INTERNATIONAL. Passenger traffic at the world’s 20 busiest air passenger hubs grew +4.7% in 2016, according to Airports Council International (ACI) figures.

The group of 20 airports represents some 18% of total global traffic, with over 1.4 billion passengers handled last year.

Total traffic across the 1,179 reporting airports was up +5.6%, while the number of international passengers grew +6.6%.

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Source: ACI Click on image to enlarge

Atlanta Hartsfield-Jackson International retained the top spot as the world’s busiest airport, with +2.6% more passengers in 2016 to reach 104 million. Traffic at Beijing Capital International, in second position, grew +5% to over 94 million passengers. ACI said this was “subdued growth” compared to previous years “as it faced continuing capacity constraints”.

Dubai International remained in third position, with traffic up +7.2%. The airport is also the world’s busiest in terms of international passengers ahead of London Heathrow.

Los Angeles International moved from seventh to fourth position, with traffic up +8%. ACI said a “strengthened American economy and competitive airfares fuelled air transport demand”. International traffic increased +10.6%.

ACI reported that Asian airlines continued to make important inroads in the North American market on key international and trans-Pacific segments across airport pairs, particularly between North America and China. One of the major Chinese airports serving the trans-Pacific routes and other international routes is Shanghai Pudong, which grew +9.8% in 2016 to over 66 million passengers.

Seoul’s Incheon International saw double digit growth of +17.1% in 2016. “Even after factoring in the effect of the outbreak of the Middle East respiratory syndrome, which depressed the passenger figures during the summer of 2015, [the airport] would still have achieved an estimated growth rate of at least +10%,” ACI said. “The continued growth of low cost carriers on key segments and the start of A380 flight operations of long-haul routes have paved the way for traffic expansions. A key contributor to traffic growth also relates to the consolidating demand of Korean and Japanese international routes.”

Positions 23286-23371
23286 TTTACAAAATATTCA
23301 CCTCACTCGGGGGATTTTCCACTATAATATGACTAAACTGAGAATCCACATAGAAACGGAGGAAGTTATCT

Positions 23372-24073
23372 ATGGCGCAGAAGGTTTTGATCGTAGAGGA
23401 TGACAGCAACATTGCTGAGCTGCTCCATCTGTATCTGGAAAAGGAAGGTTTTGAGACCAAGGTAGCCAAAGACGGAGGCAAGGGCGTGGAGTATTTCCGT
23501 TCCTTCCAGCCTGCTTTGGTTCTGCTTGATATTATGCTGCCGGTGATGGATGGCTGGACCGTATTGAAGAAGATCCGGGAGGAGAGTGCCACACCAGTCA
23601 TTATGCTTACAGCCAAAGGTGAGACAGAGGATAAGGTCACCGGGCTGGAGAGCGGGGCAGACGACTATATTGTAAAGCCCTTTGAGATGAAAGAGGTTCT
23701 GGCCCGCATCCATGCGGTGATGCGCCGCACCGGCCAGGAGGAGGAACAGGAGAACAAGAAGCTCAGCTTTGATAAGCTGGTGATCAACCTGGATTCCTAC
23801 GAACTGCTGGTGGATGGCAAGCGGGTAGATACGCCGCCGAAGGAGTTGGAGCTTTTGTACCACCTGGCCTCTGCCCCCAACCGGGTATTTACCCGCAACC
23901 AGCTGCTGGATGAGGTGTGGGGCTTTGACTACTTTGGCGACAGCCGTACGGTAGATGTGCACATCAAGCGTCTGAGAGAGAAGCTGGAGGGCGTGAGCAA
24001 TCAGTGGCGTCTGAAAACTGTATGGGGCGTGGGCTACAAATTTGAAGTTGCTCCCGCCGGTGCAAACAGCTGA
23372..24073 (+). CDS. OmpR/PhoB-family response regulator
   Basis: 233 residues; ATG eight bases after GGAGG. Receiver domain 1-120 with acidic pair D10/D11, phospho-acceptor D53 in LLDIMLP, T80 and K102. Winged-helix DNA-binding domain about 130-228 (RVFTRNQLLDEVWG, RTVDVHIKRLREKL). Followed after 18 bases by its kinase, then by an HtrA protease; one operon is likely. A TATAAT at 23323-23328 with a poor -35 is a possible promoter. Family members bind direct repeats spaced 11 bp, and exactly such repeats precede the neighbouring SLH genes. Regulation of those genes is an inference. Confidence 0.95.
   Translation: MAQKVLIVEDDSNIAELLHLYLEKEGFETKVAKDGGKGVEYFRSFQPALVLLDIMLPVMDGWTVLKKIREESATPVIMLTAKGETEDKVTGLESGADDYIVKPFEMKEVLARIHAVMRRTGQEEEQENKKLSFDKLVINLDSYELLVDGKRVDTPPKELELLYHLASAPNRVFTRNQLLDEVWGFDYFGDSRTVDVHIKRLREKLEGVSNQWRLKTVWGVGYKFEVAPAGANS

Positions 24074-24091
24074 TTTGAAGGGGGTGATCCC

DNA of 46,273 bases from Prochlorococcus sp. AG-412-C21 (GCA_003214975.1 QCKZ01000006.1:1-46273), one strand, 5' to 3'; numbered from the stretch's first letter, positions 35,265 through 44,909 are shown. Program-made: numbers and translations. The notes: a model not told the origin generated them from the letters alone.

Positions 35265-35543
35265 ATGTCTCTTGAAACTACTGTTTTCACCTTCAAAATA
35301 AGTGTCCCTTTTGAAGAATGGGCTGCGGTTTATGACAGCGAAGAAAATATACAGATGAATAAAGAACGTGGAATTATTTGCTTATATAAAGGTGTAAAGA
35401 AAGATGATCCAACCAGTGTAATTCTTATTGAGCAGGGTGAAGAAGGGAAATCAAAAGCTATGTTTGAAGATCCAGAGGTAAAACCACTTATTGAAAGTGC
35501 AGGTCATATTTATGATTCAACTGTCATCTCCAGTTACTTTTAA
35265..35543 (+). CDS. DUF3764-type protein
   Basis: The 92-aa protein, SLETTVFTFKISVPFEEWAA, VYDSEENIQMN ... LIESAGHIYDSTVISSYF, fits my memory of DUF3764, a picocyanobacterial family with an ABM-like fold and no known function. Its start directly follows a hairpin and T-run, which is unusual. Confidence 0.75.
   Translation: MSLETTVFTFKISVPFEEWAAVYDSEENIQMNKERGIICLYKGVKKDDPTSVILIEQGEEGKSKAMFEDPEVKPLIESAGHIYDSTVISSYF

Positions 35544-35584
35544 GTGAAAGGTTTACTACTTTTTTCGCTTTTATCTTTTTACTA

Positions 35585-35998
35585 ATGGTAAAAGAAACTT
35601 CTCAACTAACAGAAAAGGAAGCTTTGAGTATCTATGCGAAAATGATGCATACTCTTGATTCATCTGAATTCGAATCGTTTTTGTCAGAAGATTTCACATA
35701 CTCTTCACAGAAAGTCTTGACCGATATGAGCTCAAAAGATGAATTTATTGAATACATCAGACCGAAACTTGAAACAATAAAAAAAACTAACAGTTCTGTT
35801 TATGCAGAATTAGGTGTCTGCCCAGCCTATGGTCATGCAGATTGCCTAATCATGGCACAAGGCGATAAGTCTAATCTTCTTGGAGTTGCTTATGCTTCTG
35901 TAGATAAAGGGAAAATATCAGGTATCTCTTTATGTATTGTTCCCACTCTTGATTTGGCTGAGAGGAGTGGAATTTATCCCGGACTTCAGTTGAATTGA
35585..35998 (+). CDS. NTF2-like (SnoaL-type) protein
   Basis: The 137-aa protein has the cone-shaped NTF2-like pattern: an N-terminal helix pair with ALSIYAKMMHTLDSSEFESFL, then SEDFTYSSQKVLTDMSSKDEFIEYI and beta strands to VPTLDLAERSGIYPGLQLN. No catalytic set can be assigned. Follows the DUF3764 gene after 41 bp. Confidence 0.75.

Passenger traffic at Tokyo Haneda, the world’s fifth busiest airport and Japan’s largest, grew +5.5% in 2016.

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Source: ACI Click on image to enlarge

Amsterdam Schiphol Airport saw +9.2% growth in 2016, while Denver International recorded an almost +8% increase – “a rate well above that which would have been expected from the mature North American market”, ACI said.

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ACI World Director General Angela Gittens: “We see passenger traffic continuing to grow at many of the major hubs”

The association noted that there are two airports outside the top 20 that are growing fast: Indira Gandhi International and Hamad International, the world’s 21st and 50th busiest airports. “Both airports achieved growth of over 20% in a single year although they each have distinct traffic composition,” ACI said.

“While almost three quarters of Indira Gandhi’s traffic is domestic, Hamad is a rapidly growing hub in the Middle East with almost all of its traffic reported as international. The dynamic between Indian aviation, which is poised to be one of the largest aviation markets over the long-term, and the Middle Eastern hubs as major points of connectivity will be important in the years to come.”

ACI World Director General Angela Gittens commented: “The aviation industry is constantly changing, adapting and innovating. Global aviation markets remain dynamic in the face of economic uncertainty and geopolitical risks that persist on many fronts. Connecting people and places still remains paramount to the aviation sector in spite of the looming threat to market liberalisation in major Western economies.

“We see passenger traffic continuing to grow at many of the major hubs. The combined use of larger aircraft, increased load factors by airlines and more efficient use of infrastructure continue to be an important trend across the industry. From a global perspective, this is a testament to the efficiency gains that have been achieved in the sector.”